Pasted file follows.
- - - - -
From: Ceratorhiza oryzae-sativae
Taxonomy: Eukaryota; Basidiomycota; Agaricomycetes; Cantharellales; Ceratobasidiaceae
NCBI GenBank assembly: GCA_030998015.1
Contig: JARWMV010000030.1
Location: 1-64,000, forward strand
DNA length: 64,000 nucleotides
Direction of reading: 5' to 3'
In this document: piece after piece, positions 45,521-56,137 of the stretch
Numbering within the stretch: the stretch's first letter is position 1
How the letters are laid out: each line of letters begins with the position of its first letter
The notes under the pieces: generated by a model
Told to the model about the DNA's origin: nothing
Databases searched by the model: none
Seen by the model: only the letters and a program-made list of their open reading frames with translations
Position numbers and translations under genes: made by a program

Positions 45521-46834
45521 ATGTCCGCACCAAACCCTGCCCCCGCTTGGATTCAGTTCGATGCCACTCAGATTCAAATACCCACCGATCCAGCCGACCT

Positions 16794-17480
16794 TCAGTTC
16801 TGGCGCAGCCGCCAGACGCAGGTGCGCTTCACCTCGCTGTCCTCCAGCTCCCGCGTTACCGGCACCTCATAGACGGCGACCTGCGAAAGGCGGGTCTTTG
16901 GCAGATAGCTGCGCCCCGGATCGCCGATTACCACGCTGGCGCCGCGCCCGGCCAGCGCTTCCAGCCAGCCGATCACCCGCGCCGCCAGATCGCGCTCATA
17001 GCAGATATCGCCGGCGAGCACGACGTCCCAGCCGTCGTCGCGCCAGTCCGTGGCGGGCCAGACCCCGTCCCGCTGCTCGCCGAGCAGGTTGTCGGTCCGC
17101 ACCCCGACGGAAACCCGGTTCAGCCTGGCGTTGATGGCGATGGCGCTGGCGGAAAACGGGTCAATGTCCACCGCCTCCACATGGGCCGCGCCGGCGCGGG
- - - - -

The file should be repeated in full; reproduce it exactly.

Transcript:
From: Ceratorhiza oryzae-sativae
Taxonomy: Eukaryota; Basidiomycota; Agaricomycetes; Cantharellales; Ceratobasidiaceae
NCBI GenBank assembly: GCA_030998015.1
Contig: JARWMV010000030.1
Location: 1-64,000, forward strand
DNA length: 64,000 nucleotides
Direction of reading: 5' to 3'
In this document: piece after piece, positions 45,521-56,137 of the stretch
Numbering within the stretch: the stretch's first letter is position 1
How the letters are laid out: each line of letters begins with the position of its first letter
The notes under the pieces: generated by a model
Told to the model about the DNA's origin: nothing
Databases searched by the model: none
Seen by the model: only the letters and a program-made list of their open reading frames with translations
Position numbers and translations under genes: made by a program

Positions 45521-46834
45521 ATGTCCGCACCAAACCCTGCCCCCGCTTGGATTCAGTTCGATGCCACTCAGATTCAAATACCCACCGATCCAGCCGACCT

Positions 16794-17480
16794 TCAGTTC
16801 TGGCGCAGCCGCCAGACGCAGGTGCGCTTCACCTCGCTGTCCTCCAGCTCCCGCGTTACCGGCACCTCATAGACGGCGACCTGCGAAAGGCGGGTCTTTG
16901 GCAGATAGCTGCGCCCCGGATCGCCGATTACCACGCTGGCGCCGCGCCCGGCCAGCGCTTCCAGCCAGCCGATCACCCGCGCCGCCAGATCGCGCTCATA
17001 GCAGATATCGCCGGCGAGCACGACGTCCCAGCCGTCGTCGCGCCAGTCCGTGGCGGGCCAGACCCCGTCCCGCTGCTCGCCGAGCAGGTTGTCGGTCCGC
17101 ACCCCGACGGAAACCCGGTTCAGCCTGGCGTTGATGGCGATGGCGCTGGCGGAAAACGGGTCAATGTCCACCGCCTCCACATGGGCCGCGCCGGCGCGGG